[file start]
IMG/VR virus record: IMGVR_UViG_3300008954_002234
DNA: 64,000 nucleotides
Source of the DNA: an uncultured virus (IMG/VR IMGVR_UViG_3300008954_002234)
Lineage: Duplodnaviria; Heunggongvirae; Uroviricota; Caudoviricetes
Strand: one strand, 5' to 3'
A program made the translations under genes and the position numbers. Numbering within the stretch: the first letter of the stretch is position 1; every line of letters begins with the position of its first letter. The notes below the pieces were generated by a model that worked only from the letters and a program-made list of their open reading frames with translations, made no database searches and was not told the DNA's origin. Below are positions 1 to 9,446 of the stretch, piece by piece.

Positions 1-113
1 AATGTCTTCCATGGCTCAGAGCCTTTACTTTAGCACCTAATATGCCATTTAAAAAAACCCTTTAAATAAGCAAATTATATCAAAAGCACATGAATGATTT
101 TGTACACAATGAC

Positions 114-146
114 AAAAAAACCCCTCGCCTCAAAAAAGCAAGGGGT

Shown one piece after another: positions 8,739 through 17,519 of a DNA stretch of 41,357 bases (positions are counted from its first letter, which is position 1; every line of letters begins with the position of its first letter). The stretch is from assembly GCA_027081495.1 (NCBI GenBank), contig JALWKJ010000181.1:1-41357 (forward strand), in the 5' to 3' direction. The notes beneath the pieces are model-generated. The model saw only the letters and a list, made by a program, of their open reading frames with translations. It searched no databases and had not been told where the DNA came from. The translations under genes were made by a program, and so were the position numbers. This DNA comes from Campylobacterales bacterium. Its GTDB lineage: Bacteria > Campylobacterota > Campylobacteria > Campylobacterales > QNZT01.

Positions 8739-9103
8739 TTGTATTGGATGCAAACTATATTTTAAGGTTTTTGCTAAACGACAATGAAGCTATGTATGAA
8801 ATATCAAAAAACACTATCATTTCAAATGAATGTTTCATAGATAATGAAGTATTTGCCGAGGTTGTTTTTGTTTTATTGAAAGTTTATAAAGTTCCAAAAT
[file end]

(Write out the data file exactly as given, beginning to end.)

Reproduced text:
IMG/VR virus record: IMGVR_UViG_3300008954_002234
DNA: 64,000 nucleotides
Source of the DNA: an uncultured virus (IMG/VR IMGVR_UViG_3300008954_002234)
Lineage: Duplodnaviria; Heunggongvirae; Uroviricota; Caudoviricetes
Strand: one strand, 5' to 3'
A program made the translations under genes and the position numbers. Numbering within the stretch: the first letter of the stretch is position 1; every line of letters begins with the position of its first letter. The notes below the pieces were generated by a model that worked only from the letters and a program-made list of their open reading frames with translations, made no database searches and was not told the DNA's origin. Below are positions 1 to 9,446 of the stretch, piece by piece.

Positions 1-113
1 AATGTCTTCCATGGCTCAGAGCCTTTACTTTAGCACCTAATATGCCATTTAAAAAAACCCTTTAAATAAGCAAATTATATCAAAAGCACATGAATGATTT
101 TGTACACAATGAC

Positions 114-146
114 AAAAAAACCCCTCGCCTCAAAAAAGCAAGGGGT

Shown one piece after another: positions 8,739 through 17,519 of a DNA stretch of 41,357 bases (positions are counted from its first letter, which is position 1; every line of letters begins with the position of its first letter). The stretch is from assembly GCA_027081495.1 (NCBI GenBank), contig JALWKJ010000181.1:1-41357 (forward strand), in the 5' to 3' direction. The notes beneath the pieces are model-generated. The model saw only the letters and a list, made by a program, of their open reading frames with translations. It searched no databases and had not been told where the DNA came from. The translations under genes were made by a program, and so were the position numbers. This DNA comes from Campylobacterales bacterium. Its GTDB lineage: Bacteria > Campylobacterota > Campylobacteria > Campylobacterales > QNZT01.

Positions 8739-9103
8739 TTGTATTGGATGCAAACTATATTTTAAGGTTTTTGCTAAACGACAATGAAGCTATGTATGAA
8801 ATATCAAAAAACACTATCATTTCAAATGAATGTTTCATAGATAATGAAGTATTTGCCGAGGTTGTTTTTGTTTTATTGAAAGTTTATAAAGTTCCAAAAT